11 May 2010

Tasting Notes: Porterhouse Oyster Stout (Ireland)

330ml bottle: Pours with rich head, medium head retention.  Colour is deep dark brown, more porter than stout, bright.  Nose is that rich, earthy, seabreeze-scented aroma classic to oyster stouts, but what others may discern as herbal, probably grassy.  A lighter-bodied mouthfeel, fairly dry, but with a lot of herbal complexity at work in the flavour, as well as a mineraly character, reminiscent of the minerals in sea salt.  The roast adds a note of smoke in the finish.

All in all, a good stout, but if you go into this expecting an American-style heavyweight imperial stout, you'll be disappointed.  The brewery's website lists it as 4.8%.  (Interestingly, the brewery's website also proclaims it as "Ireland's Largest Genuine Irish Brewery"--a pot shot at multinational Diageo?  I enjoyed this paragraph from the website:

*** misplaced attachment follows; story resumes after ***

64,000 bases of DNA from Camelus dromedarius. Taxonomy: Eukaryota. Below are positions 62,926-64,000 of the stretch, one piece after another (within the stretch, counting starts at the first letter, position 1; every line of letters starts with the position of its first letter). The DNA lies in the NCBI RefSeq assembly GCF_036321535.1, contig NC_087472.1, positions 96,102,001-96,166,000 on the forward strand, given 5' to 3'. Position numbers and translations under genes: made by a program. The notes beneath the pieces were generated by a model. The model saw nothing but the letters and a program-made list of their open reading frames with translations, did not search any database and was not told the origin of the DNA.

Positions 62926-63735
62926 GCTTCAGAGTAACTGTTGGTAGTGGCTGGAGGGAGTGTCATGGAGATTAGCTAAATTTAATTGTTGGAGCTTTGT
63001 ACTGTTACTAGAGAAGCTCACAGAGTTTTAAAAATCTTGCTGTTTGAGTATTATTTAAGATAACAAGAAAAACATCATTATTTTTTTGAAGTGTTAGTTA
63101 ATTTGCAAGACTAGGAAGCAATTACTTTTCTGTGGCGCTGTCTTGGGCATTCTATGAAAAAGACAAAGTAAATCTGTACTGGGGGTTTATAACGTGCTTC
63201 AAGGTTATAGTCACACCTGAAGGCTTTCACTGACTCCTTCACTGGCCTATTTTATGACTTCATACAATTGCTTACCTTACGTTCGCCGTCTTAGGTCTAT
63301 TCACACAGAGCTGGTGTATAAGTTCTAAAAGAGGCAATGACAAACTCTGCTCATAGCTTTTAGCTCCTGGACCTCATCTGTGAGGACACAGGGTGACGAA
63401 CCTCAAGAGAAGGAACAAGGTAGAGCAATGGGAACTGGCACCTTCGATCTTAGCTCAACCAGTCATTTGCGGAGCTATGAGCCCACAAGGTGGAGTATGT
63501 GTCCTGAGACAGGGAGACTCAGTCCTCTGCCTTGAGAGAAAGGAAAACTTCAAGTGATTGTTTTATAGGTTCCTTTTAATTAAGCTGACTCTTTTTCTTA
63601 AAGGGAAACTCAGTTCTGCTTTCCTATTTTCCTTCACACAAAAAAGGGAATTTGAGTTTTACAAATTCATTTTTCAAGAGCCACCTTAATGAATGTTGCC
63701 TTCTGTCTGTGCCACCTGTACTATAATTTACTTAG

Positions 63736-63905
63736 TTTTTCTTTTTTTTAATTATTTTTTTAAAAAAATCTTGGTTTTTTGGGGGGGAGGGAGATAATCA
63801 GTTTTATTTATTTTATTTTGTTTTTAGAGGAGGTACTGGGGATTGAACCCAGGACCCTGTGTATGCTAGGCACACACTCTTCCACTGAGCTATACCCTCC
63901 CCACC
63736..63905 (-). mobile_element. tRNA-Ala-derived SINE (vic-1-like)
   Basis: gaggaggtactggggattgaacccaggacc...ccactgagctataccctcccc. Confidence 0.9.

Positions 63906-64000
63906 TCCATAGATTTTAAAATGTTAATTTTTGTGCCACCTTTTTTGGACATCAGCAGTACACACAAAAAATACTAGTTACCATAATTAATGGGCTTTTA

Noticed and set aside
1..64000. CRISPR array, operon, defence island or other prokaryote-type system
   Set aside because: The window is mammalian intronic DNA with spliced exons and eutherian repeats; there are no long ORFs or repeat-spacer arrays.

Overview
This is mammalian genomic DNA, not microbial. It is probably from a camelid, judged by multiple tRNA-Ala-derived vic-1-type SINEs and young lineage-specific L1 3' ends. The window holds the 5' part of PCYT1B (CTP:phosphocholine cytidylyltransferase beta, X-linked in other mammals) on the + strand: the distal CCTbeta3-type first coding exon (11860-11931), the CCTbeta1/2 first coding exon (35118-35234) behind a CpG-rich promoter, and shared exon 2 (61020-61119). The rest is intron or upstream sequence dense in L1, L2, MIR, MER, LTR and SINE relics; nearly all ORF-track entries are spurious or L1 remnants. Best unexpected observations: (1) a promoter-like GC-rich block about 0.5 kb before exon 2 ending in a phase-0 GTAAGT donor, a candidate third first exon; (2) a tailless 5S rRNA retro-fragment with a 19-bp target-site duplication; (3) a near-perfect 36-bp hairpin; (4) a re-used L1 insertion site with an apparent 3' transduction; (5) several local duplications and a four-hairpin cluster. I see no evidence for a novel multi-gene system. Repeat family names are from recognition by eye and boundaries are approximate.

You may be very excited to know that The Porterhouse uses a traditional true top fermentation Bi strain Yorkshire stone squar yeast or, alternatively, your eyes may start to glaze over at this point. It's highly flocculent and comes from the Old Romsey brewery in Kent by way of the East Riding Brewery. Are you still there? Nearly finished. The lager strain is a Saccharomyces uvarum and it, too, is pretty darn flocculent. It gives great natural clarity, reducing the need for filtration. Weiss yeast is used for wheat beer and this explains the banana scent. It has nothing to do with Brendan Dobbin's greenhouse.
It's a good beer, but I think we can do it better here without the freight surcharge.

1 comment:

Nat Ring said...

Wow, thanks for posting this.

I spent a Summer in Dublin in 2006 and the Porterhouse was my regular bar during my stay. I can't remember ordering the Oyster Stout too often, but enjoyed the Hersbrucker and Brainblasta frequently.

I need to get back there at some point.